Background: Clinical evidence has suggested that the rate of fracture in allografts sterilized with gamma radiation may be higher than that in controls. Gamma radiation sterilization has been shown to affect the post-yield properties of bone but not the elastic modulus. Since most allograft fractures occur with subcritical loads during activities of daily living, it may be that the fatigue properties of irradiated allografts are diminished. In this study, the fatigue crack propagation behavior of cortical bone sterilized with gamma radiation was compared with that of gender and age-matched controls. We hypothesized that gamma radiation significantly reduces the resistance of cortical bone to fatigue crack growth.
Methods: Specimens for fatigue crack propagation testing were machined from four pairs of fresh-frozen human femora obtained from four individuals (a younger male, younger female, older male, and older female donor). Half of the specimens were sterilized with 31.7 kGy of gamma radiation. The specimens were cyclically loaded to failure in a servohydraulic testing system, and crack growth was monitored. The cyclic stress intensity factor and the fatigue crack growth rate were calculated to examine the kinetics of fatigue crack growth. Following testing, the damage zone around the fracture plane was analyzed histologically.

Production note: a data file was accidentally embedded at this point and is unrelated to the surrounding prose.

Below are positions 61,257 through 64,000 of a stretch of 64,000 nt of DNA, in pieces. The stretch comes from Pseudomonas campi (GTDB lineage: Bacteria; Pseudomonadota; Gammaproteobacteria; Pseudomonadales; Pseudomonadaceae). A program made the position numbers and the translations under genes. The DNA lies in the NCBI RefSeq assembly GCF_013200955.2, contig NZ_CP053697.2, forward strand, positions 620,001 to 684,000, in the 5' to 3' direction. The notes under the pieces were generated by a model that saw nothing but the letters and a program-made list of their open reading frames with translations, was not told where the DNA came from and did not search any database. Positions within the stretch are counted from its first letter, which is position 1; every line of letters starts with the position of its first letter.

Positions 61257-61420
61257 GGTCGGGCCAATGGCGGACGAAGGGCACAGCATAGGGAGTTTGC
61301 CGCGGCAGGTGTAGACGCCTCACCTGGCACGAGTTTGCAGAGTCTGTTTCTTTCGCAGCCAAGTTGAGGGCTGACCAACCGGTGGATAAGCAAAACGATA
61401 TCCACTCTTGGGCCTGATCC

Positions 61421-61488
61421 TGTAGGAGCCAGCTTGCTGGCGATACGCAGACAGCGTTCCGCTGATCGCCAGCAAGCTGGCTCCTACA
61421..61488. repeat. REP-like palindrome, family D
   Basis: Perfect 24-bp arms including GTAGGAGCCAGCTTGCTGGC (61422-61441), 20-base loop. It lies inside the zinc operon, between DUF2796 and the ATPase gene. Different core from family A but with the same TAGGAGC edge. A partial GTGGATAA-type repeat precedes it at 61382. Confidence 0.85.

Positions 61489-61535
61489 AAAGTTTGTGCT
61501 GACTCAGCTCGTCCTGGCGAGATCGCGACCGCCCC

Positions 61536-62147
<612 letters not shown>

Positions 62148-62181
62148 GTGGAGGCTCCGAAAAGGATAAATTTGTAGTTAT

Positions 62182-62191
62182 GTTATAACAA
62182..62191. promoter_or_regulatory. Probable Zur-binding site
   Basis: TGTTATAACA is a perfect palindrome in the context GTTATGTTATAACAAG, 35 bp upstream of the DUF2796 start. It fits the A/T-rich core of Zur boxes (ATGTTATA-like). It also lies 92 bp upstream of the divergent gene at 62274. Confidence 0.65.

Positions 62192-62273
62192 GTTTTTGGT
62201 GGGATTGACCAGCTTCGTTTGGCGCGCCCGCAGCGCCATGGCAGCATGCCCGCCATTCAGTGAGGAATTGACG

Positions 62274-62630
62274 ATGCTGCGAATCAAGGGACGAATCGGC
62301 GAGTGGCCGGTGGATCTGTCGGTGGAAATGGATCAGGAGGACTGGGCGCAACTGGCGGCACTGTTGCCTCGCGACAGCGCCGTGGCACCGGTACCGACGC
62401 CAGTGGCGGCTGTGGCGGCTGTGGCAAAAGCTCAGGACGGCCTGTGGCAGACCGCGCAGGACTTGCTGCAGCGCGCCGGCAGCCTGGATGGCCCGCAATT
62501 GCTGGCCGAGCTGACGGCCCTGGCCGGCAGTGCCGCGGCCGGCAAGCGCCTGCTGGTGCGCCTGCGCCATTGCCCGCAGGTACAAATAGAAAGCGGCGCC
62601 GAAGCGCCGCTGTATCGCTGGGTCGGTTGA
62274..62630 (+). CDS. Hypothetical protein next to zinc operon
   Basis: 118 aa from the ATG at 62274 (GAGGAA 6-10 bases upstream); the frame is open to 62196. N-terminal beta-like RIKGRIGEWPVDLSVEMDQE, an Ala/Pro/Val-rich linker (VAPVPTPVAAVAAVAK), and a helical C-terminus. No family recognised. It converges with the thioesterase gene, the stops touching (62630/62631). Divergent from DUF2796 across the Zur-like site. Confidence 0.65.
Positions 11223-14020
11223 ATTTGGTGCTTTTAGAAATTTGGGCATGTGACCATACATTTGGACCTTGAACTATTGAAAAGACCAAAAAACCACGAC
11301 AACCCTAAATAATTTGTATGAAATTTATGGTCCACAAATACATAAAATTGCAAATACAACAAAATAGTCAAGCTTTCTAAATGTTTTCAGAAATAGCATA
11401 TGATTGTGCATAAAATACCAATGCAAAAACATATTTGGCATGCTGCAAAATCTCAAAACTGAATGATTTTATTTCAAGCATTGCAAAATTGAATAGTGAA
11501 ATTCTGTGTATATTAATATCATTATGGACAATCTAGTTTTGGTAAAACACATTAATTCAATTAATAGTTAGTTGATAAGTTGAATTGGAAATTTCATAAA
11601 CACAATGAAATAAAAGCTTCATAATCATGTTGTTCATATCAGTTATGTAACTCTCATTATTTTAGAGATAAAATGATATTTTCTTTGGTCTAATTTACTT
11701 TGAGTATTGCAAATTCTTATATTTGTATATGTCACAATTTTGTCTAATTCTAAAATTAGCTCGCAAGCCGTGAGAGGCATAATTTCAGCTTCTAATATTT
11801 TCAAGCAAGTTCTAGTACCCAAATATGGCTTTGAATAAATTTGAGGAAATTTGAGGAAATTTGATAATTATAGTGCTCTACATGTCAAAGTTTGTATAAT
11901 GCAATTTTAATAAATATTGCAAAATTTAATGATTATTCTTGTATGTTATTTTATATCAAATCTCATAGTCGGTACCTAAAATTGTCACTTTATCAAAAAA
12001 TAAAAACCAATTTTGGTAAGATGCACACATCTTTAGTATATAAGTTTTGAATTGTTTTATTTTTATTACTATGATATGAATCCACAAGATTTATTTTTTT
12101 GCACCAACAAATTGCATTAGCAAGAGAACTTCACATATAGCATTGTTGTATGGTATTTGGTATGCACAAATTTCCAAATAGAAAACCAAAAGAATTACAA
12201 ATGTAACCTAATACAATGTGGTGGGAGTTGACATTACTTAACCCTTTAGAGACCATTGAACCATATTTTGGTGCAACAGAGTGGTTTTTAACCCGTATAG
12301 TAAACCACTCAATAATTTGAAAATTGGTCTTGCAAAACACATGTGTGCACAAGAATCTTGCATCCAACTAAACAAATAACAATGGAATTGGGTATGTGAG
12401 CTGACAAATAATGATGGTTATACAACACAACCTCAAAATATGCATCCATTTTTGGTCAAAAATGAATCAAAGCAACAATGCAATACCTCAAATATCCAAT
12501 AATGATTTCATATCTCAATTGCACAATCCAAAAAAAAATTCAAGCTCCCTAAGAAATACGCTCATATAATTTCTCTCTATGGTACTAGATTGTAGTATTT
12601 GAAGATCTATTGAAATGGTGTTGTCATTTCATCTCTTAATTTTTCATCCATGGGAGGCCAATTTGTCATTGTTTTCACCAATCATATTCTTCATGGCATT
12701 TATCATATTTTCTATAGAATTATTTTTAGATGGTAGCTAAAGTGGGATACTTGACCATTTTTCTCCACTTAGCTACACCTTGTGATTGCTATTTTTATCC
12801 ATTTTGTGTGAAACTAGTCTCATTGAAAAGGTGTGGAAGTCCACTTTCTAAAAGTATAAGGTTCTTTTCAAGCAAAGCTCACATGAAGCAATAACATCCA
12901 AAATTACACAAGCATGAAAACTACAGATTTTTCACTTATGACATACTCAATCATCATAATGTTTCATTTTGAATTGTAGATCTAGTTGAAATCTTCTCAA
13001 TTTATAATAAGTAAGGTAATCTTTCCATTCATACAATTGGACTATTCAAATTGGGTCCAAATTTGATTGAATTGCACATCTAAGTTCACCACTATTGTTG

Results: The morphology and kinetics of crack growth in irradiated specimens differed from the control data. Overall, the irradiated bone was significantly less resistant to fatigue crack growth than was control tissue (p < 0.05). There was less microdamage associated with fracture in the irradiated specimens than in the control specimens, with the exception of the bone from the older female donor.
Conclusions: Gamma radiation sterilization significantly reduces the fatigue crack propagation resistance of cortical bone. Irradiated specimens also demonstrate a smaller amount of microdamage along the fracture plane. These findings may be due to ultrastructural alterations in the collagen matrix caused by radiation.
Clinical relevance: This study suggests that, despite having pre-yield mechanical properties that are similar to those of nonirradiated bone, gamma-radiation-sterilized allograft may be more predisposed to fracture even under the subcritical loads that occur during the activities of daily living.